Can e-Books Revive the Lost Art of Reading?

The Teacher & The Student

Every teacher, in the not too distant future, will be forced by the market forces to embrace e-Books. The options are clear indeed: practice or perish. There is no middle ground in which to take cover.
It is not what the teacher likes, but what the students want and demand vehemently. Indeed students are at the threshold of discovering the treasure of reading and learning through e-Books. The student community are more adept to embracing e-Books by a very large margin compared to teachers. It is safe to claim that e-Books will take the credit for restoring the lost art of reading among the netizens.

Poor Reading Skills: Is the Internet to Blame?
Ability to read effectively is an important prerequisite for learners. Yet many face serious hurdles in mastering this critical skill. In fact, the problem is more alarming among students when it boils down to reading text books and academic papers. I take liberty in labeling this phenomenon the lost art of reading.
It is customary to place the blame for the sorry state of reading skills on the advent of Internet. Internet is alleged to encourage quick, careless and shallow reading. The web takes the blame for distracting the readers’ mind through links, video clips, photographs and pop-ups which can dilute comprehension and retention.
Is it likely that the Internet which often takes the blame for the lost art of reading, is poised to revive reading skills through-Books?

The e-Book Era
What started as a fad through launch of e-Books has come a long way to take the world by storm. In May 2011, reported that after only 4 years of selling e-Books, it is now selling more e-Books than printed books. After being in continuous print since 1768, Britannica Encyclopedia announced in 2012 that it will end publication of printed editions and move to digital online version. It is highly likely, that Libraries around the world are acquiring a larger proportion of e-Books compared to paper books.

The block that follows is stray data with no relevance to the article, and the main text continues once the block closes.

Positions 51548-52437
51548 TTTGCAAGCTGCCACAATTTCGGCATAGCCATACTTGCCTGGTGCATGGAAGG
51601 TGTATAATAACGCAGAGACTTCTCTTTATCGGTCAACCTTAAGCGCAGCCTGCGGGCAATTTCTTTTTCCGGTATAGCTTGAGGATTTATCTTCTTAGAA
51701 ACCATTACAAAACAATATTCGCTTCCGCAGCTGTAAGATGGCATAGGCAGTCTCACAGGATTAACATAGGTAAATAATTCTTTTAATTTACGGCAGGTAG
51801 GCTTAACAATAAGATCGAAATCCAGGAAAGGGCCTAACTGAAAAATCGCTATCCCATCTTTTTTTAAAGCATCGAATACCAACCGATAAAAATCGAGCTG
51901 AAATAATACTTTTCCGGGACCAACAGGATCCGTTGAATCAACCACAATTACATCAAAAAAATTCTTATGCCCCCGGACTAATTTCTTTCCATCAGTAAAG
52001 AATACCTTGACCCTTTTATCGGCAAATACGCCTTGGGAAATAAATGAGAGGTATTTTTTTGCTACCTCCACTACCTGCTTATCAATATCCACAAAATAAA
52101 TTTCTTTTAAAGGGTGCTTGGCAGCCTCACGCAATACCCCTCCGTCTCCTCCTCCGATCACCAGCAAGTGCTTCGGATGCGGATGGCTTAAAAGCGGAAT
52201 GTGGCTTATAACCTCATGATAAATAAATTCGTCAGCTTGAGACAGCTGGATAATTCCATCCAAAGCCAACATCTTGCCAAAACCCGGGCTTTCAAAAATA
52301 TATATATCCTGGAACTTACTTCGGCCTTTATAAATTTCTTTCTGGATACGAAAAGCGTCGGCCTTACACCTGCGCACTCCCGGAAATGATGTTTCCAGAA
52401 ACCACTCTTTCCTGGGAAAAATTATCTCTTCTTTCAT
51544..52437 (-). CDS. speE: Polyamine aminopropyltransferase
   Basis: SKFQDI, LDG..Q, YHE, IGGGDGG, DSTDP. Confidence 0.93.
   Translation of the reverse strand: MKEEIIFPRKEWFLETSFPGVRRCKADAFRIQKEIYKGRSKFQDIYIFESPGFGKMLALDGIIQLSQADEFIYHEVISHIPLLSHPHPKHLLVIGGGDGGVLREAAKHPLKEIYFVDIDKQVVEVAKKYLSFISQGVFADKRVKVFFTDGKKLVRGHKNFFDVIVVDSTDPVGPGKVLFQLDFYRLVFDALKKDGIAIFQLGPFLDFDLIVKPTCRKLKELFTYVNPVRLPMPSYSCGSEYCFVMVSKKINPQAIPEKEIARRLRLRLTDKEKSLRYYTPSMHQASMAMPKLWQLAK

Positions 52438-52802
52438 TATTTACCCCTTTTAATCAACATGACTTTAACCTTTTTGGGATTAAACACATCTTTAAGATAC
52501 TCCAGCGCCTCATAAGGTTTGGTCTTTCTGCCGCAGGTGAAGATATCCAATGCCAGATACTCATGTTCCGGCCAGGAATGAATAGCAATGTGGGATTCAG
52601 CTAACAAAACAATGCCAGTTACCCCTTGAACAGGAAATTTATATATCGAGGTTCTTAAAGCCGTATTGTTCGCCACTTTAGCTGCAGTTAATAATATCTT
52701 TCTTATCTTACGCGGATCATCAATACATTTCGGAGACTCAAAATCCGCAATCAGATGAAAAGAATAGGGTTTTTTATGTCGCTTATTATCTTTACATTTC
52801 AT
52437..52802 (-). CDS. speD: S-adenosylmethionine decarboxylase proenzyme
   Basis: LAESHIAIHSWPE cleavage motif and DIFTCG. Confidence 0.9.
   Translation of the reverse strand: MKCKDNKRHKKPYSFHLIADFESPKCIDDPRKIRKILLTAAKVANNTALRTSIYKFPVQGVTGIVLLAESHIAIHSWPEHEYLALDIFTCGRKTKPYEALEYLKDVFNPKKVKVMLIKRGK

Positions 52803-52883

Strangely, much of the spectacular growth of e-Books was witnessed under the PC (desk-based and notebook) era. Gartner research shows that PC’s coveted place is being fast replaced by devices like tablets and smart phones in the last 2-3 years. With the continued growth in the shipment of devices, it is fair to expect the student community to embrace tablets and smartphones in lieu of PC or notebooks. Moreover, the devices are becoming increasingly versatile and more student-friendly due to its unique benifits.

Why e-Books will prevail?
e-Books hold distinct advantages over paper books. They provide ability to highlight passages, look for the most highlighted passages by other readers, create and retrieve archived notes, easy search feature, definition display function, as well as ability to Tweet or Facebook passages. In addition, some e-Books allow interaction, 3D imaging, flexibility to embed audio and video clips and updates. In contrast paper books are bulky and heavy, which is one of the prime reasons for students not carrying it to schools/colleges. They are more expensive compared to e-Books. Above all, e-Books score very high in term of saving the environment. These factors enhance the reading and learning experience for students.

Those in the teaching profession for sufficiently long time remember the slow and painful process of moving from blackboard to overhead projector and then to PowerPoint. Some teachers vehemently swore that they will not change. Unfortunately change overtook them. The same fate awaits teachers who now refuse to embrace e-Books.
e-Books of the future, especially educational ones, will likely be vastly different from what we use today. The scope is enormous going by the advances in Information and Communications Technology.

The Winner
The outcome for the education sector is enormous. For the teachers, it gives them greater control over how they wish to teach. For learners, it will restore the lost art of learning and bring enormous learning benefits. This is also bound to change the structure and outlook of our libraries. Overall, everyone wins!


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